It was almost by accident that Jinxiang Zhou started his own company.
In 2013, Scott Husson, professor of chemical and biomolecular engineering at Clemson University, was working with another student on technology to create biologic drugs – therapies that are produced by living systems. The technology being developed would allow faster purification processes for biopharmaceuticals.
That former student decided not to continue the work with Husson and moved on to work in the commercial sector. That’s where Zhou came in.
“He (Husson) asked if I would be interested in looking at the technology and we started Purilogics in July 2013,” Zhou said.
Now, Purilogics aims to commercialize the technology of single-use disposable membrane products with high-binding capability in hopes of speeding up the purification of new drug candidates and streamlining the production of biologic drugs. The biologic drugs are part of a growth sector of new drugs to fight cancer, diabetes, auto immune and inflammatory diseases and develop vaccines.
The company was recently awarded a $150,000 grant from the National Institutes of Health to help with the commercialization process.
“We interviewed different customers from different pharmaceutical companies and they were looking for technology that works in buffer conditions,” Zhou said. “For this project, we are trying to come up with new membranes that have a broad range of conductivities for different conditions.”
The grant will allow Purilogics to work with Charleston Pharma LLC and Bristol-Myers Squibb in developing the commercial application.
Getting a start
Purilogics didn’t just start in a laboratory. The company was accepted by SCBIO, a non-profit trade association that represents biotechnology manufacturers, into its incubator program in 2015.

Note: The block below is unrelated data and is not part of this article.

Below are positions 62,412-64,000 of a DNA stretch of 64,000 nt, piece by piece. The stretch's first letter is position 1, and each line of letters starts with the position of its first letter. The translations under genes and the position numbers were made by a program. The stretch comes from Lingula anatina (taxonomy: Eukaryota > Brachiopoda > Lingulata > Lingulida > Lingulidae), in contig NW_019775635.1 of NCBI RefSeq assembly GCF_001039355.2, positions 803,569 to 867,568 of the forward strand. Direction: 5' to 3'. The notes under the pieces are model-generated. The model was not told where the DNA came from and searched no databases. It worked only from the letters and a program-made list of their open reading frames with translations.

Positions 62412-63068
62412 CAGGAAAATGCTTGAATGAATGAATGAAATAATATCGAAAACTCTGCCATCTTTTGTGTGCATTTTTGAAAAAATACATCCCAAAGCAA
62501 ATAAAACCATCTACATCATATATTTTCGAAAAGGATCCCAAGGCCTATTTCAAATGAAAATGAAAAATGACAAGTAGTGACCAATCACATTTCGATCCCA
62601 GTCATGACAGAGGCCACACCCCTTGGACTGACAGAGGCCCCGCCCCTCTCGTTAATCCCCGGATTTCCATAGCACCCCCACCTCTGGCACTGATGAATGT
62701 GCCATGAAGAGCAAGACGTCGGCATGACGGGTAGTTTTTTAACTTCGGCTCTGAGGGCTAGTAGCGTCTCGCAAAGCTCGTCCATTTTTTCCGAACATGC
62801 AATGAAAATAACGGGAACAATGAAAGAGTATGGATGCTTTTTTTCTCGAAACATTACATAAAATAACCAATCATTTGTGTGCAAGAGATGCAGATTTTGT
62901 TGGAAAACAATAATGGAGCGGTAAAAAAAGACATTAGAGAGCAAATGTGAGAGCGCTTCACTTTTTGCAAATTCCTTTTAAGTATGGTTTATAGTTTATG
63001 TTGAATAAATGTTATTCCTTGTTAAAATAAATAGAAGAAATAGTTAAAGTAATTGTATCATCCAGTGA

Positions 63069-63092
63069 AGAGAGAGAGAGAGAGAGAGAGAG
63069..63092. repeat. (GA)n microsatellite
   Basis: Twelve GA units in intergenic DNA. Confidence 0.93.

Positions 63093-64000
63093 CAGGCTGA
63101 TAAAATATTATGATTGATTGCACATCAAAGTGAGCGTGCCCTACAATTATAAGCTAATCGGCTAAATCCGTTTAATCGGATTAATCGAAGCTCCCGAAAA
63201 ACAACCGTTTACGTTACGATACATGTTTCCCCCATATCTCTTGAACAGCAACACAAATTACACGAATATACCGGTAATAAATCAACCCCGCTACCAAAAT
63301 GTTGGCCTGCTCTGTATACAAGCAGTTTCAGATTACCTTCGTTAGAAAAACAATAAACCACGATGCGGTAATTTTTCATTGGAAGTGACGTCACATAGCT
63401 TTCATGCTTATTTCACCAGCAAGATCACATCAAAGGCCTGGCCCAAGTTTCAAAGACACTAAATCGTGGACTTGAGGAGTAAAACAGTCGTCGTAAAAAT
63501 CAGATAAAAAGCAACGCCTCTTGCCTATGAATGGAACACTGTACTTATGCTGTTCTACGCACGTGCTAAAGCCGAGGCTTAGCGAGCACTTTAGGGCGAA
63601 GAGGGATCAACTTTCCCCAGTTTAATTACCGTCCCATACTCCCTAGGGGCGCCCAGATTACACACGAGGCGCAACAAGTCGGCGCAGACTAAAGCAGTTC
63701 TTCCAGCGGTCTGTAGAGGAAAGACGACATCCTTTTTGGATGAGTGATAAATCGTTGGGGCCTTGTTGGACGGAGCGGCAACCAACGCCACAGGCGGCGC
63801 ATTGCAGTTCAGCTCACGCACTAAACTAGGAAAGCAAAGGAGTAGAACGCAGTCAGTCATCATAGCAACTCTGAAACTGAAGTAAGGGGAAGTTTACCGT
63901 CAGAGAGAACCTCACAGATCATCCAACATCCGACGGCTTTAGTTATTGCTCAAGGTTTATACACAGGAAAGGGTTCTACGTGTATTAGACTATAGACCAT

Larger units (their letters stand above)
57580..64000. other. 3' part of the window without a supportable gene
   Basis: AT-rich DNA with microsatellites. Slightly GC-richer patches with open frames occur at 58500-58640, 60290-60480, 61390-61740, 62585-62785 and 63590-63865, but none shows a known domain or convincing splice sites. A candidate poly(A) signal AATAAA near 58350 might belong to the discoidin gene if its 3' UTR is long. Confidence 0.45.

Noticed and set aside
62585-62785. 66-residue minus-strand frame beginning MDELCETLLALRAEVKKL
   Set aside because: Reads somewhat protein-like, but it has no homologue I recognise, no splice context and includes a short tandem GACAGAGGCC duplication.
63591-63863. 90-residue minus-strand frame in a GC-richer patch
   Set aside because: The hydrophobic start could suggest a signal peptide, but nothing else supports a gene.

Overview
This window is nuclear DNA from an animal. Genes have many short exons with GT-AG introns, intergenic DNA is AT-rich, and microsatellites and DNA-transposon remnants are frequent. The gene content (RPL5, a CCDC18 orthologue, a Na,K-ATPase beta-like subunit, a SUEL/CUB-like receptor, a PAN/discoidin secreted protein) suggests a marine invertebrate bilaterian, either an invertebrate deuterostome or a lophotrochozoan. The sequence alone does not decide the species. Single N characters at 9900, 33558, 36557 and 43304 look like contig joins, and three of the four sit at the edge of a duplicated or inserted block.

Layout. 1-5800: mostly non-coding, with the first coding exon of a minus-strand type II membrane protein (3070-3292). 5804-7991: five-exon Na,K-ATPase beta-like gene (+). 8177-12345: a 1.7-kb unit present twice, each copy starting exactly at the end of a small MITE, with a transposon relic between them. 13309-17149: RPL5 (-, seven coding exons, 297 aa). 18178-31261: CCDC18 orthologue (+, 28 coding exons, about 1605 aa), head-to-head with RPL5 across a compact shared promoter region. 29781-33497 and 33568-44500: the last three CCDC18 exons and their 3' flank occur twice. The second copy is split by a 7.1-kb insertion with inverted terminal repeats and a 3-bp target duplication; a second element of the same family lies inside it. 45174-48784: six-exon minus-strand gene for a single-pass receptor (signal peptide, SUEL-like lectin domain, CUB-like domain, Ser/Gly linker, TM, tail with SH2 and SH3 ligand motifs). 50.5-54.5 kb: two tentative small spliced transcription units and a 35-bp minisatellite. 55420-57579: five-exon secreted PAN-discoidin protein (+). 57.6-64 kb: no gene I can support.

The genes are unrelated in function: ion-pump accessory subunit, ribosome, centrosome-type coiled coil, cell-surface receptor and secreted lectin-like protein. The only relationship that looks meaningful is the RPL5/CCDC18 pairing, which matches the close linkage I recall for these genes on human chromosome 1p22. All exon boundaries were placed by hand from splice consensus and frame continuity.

“We do a lot of mentoring because we have a start-up university,” said Wayne Roper, “But, this is the first year of the Quick Start program and Purilogics is part of the first class.”
SCBIO’s Quick Start program helped Purilogics by providing $14,000 in professional services to help move the company to its goal. The money helped as the company is located at Greenville Health System’s Innovation Zone in Greenville and has one full-time employee.
“They have been very successful in moving forward to find this funding,” Roper said. “This is just the beginning for them and for the other programs that went through the Quick Start program.”
Purilogics has also received funding from the Michelin Science Foundation and Clemson University to forward the commercialization of the technology. In all, the company has raised approximately $181,000 coupled with an additional $70,000 in funding prior to the company’s start.
“We want to tell people that this is the value we have created for the technology,” Zhou said.
As part of the incubator program, Purilogics was assisted with marketing, legal counsel on licensing and other professional services for its website. There was also mentoring on financial plans and projections, according to Roper.
“This is what we call the innovation ecosystem,” Roper said. “It is a whole network to get innovation companies to market and other companies have been there and they will mentor companies who haven’t been there yet.”
Both Roper and Zhou hope to see Purilogics break into a biopharmaceuticals sector that is projected to capture a $221 billion market in 2017 with 1,500 biomolecules undergoing clinical trials. It could mean up to 20% of the market by the end of 2017.
According to Roper, nearly half of the top 100 prescriptions are projected to be biologics by 2020.
“They are aiming at the biologics manufacturing market and that is a very hot, cutting edge sector,” Roper said. “We are hoping that this positions South Carolina as a player in the biologics market.”
Zhou said the goal is to have products and sell them to pharmaceutical companies but “there’s a lot of things that have to be done before that.”
Purilogics will start looking for other grants for other product development in the future.
“These grants only support research, they do not support the manufacturing or the sales of the products,” Zhou said. “We still have to find that kind of funding, perhaps from angels or venture capitalists.”